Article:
Synthpunk

Spit ‘n’ Static! 1020 Radio #18

“我爱北京天安门, 天安门上太阳升!”

Everyone’s favourite synthpunk invasion smashed into the 1020 Radio studio like Deng Xiaoping’s disembodied head today, another acrid hour of garbled alien interference glitched out with 16bit HappySoft viruses!! ☭ 🎮 📡 👽 👌

Spit ‘n’ Static! 1020 Radio #17

“Rats mutated from the acid rain, feel that radiation going into my brain!”

6̷9̷4̷1̷0̷ ̷6̷9̷4̷1̷0̷ ̷0̷3̷9̷3̷2̷ ̷0̷3̷9̷3̷2̷ ̷4̷2̷1̷7̷5̷ ̷4̷2̷1̷7̷5̷ ̷7̷2̷9̷6̷4̷ ̷7̷2̷9̷6̷4̷ ̷7̷9̷3̷8̷3̷ ̷7̷9̷3̷8̷3̷ ̷3̷2̷6̷4̷4̷ ̷3̷2̷6̷4̷4̷ ̷4̷1̷9̷6̷8̷ ̷4̷1̷9̷6̷8̷ ̷8̷1̷6̷0̷0̷ ̷8̷1̷6̷0̷0̷ ̷2̷7̷6̷4̷5̷ ̷2̷7̷6̷4̷5̷ ̷0̷1̷6̷6̷8̷ ̷0̷1̷6̷6̷8̷… 1020 Radio picked up some shortwave intelligence today, the Spit ‘n’ Static! signal beaming the usual synthpunk sludge with queasy interference from the mysterious numbers at 4625 kHz! E̷͈͗̊̆̔̈̔̀̌͠n̸̘̥̠̠͔̑́̓d̶̟̥͖͈̆̓̄̿̍̅́͘ ̸̯͙̖̞̳͕͚̂̀̀̒̃͑̈́ŏ̴̧̢̡̠͔̠͖f̵̢̢͖̜̬̘̞̽̓̓͜ ̴̳͈̥̑̀ẗ̴̛͈̮̙́́͒̃̑̕r̴̨̩̺͖̆̍͗̓̇́͝ä̸̛̛̙́̈́̋̒͌n̸̨̨̛̛̛͍̥̓́̍̇͠͝s̸̡̻͙̩̭͚̦͖̋̏̋̂̀̅̅̃̕m̵͙̜̿̄ǐ̶͕͗͜s̴̟̺̦̮̀̄͊̔̕s̷̨͕̿̓̑̈́̃̾̊̓i̸̡̛̗̺̲͒͘͝ȏ̸̧̡̰͉̖̪̯̞̋͋͒̈́͐͐͝ņ̷͍̲͇̳͍͒́̎̂̀͋̈́ͅ

TV nightmares by Haydiroket

Spit ‘n’ Static! 1020 Radio #16

‘I’m wired up! I’m wired up! I’m wired up!I’m wired up! I’m wired up! I’m wired up! I’m wired up! They got Stelazine, Thorazine, and Largactil!’

“That’s not reggae, it’s imitation” to misquote Dr. Blair. There’s a giant carnival shaped hole that was filled with Spit ‘n’ Static! sludge over at 1020 Radio today, the synthpunk intrusion garbling with weird reggae, alien dub, and the noxious fumes of The Thin Blue Slime in flames! 🐖 ☢️ 📡 👽 👌

Purple fuzzy void by Roberto Malano

Special Interest ‘The Passion Of’

“I don’t believe in safe spaces” singer and artist Alli Logout scoffs in an interview with OMG.Blog. The danger that hung in the air of post-punk acts like Throbbing Gristle or Suicide was only reflective of a sick world consumed with violence and the thin, veneer of civilisation society deludes itself with. Throw in nationalist fervour and virulent entitlement from an enraged white demographic who would sooner see concentration camps than equal social standing for all citizens, then ‘safety’ increasingly becomes the preserve of the privileged few. When toxic prejudice sneers confidently in paramilitary garb and an AR-15, navigating the dystopian Trumpscape as a minority of any kind is inherently wrought with threat. If Logout doesn’t feel safe in the hostile cesspool of 2020, why should you?

All eyes are on New Orleans right now, the historic cultural melting-pot witnessing a unique and new wave of murky synth acts such as Static Static, Pscience, and Tuffy. Rising from the Mississippi backwaters and spearheading the city’s electro-underground is Special Interest, a synthpunk glam quartet spiked with no-wave nihilism and industrial venom. Named after the s̶e̶e̶d̶y̶ fun corners of old VHS stores where one would find cult movies, horror and porno, their namesake spirit of transgression and provocation fuel frontwoman Logout’s volatile performance style and the bands abrasive anarcho assault. Dropping second album The Passion Of, Special Interest invites us to make sense of the confusing miasma of rapacious capital and a world in flames.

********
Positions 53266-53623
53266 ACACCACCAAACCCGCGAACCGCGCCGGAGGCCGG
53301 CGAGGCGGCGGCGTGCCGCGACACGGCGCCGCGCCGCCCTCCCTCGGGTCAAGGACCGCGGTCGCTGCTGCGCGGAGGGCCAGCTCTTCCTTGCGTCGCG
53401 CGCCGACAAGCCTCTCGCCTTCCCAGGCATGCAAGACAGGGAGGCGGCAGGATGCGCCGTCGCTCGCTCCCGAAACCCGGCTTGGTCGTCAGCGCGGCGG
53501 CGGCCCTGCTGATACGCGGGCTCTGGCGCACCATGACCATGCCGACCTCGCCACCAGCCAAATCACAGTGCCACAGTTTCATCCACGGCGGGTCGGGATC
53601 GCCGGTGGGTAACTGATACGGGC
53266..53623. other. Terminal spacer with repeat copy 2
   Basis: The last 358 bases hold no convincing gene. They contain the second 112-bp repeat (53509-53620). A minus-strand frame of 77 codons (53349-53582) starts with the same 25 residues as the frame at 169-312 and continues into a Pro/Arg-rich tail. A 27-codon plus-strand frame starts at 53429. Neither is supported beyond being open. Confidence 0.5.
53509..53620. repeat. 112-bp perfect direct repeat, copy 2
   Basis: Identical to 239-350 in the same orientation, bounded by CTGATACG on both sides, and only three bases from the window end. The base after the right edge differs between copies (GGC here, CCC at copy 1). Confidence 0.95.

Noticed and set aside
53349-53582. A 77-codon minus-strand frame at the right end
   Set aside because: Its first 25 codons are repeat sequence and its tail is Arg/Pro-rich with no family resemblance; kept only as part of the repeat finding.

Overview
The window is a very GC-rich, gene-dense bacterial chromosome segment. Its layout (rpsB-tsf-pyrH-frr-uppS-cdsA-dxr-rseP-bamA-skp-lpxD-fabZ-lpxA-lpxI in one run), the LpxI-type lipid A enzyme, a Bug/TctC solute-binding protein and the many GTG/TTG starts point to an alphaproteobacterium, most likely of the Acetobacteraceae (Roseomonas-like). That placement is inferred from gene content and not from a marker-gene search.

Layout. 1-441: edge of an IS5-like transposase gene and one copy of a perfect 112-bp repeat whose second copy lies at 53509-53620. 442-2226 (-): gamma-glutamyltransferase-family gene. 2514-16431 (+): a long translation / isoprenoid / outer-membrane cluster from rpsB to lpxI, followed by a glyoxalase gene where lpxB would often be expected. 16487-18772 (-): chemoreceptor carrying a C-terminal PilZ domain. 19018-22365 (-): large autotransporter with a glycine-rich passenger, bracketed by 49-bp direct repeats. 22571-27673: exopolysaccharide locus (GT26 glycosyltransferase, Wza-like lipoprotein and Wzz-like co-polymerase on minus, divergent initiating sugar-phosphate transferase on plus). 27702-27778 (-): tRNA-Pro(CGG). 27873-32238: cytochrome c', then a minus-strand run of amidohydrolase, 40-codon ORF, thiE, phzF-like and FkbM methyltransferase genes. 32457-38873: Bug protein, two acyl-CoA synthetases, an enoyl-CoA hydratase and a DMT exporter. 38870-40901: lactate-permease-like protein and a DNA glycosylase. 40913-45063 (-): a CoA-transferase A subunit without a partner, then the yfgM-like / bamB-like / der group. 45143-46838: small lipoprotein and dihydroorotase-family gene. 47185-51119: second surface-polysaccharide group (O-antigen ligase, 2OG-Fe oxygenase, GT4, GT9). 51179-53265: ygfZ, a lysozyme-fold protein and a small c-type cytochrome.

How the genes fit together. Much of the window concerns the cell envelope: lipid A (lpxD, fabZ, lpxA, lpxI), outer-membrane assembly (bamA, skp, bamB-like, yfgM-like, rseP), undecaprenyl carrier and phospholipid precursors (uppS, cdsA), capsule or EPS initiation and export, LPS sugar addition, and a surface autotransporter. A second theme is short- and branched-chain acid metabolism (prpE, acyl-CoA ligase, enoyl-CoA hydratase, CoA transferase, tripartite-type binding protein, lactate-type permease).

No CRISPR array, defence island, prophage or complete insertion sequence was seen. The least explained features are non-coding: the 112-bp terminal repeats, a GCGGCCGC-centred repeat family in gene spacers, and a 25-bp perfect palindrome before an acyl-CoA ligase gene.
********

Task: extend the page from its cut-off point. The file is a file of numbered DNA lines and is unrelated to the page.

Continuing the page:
The corrosive potency first unleashed on prior LP Spiraling still burns with acidic ferocity. The thematic centrepiece of the record ‘Homogenized Milk’ brutally attacks the necrotic agents of gentrification with a pummeling beat-down of discordant squall and fuzzy drum machines succinctly illustrating the gaping, slavering maw of market greed. Maria Elena’s guitar cuts thrillingly through the cavernous cynicism of ‘With Love’, instilling an urgency that propels the end sentiment of one’s pursuit of happiness at all costs. Cheap hedonism to stave off the grinding, gnawing boredom is both celebrated and commiserated on the adrenaline jolt of ‘Disco III’, a sordid and defiant embrace of debauchery and unapologetic pleasure yet touches the void which “sodomy and LSD” perhaps tries to fill.

There’s a beguiling groove beneath their caustic onslaught. The club swagger of ‘All Tomorrow’s Carry’ belies the acerbic observations of malignant urban planning, Ruth Mascelli conjuring the spirit of Iggy Pop’s ‘Nightclubbing’ with her steady, processed beat and eerie keys, while Logout shows just how raw and soulful her vocals can be on the electrifying ‘A Depravity Such As This…’. The albums secret weapon is its penultimate track ‘Street Pulse Beat’, a radiant moment of euphoric respite which hypnotically soars above the post-punk smog with stirring synth choirs and delicate, chiming timbres scoring the dark heartbeat of a city filled with lost souls seeking sexual or chemical escape.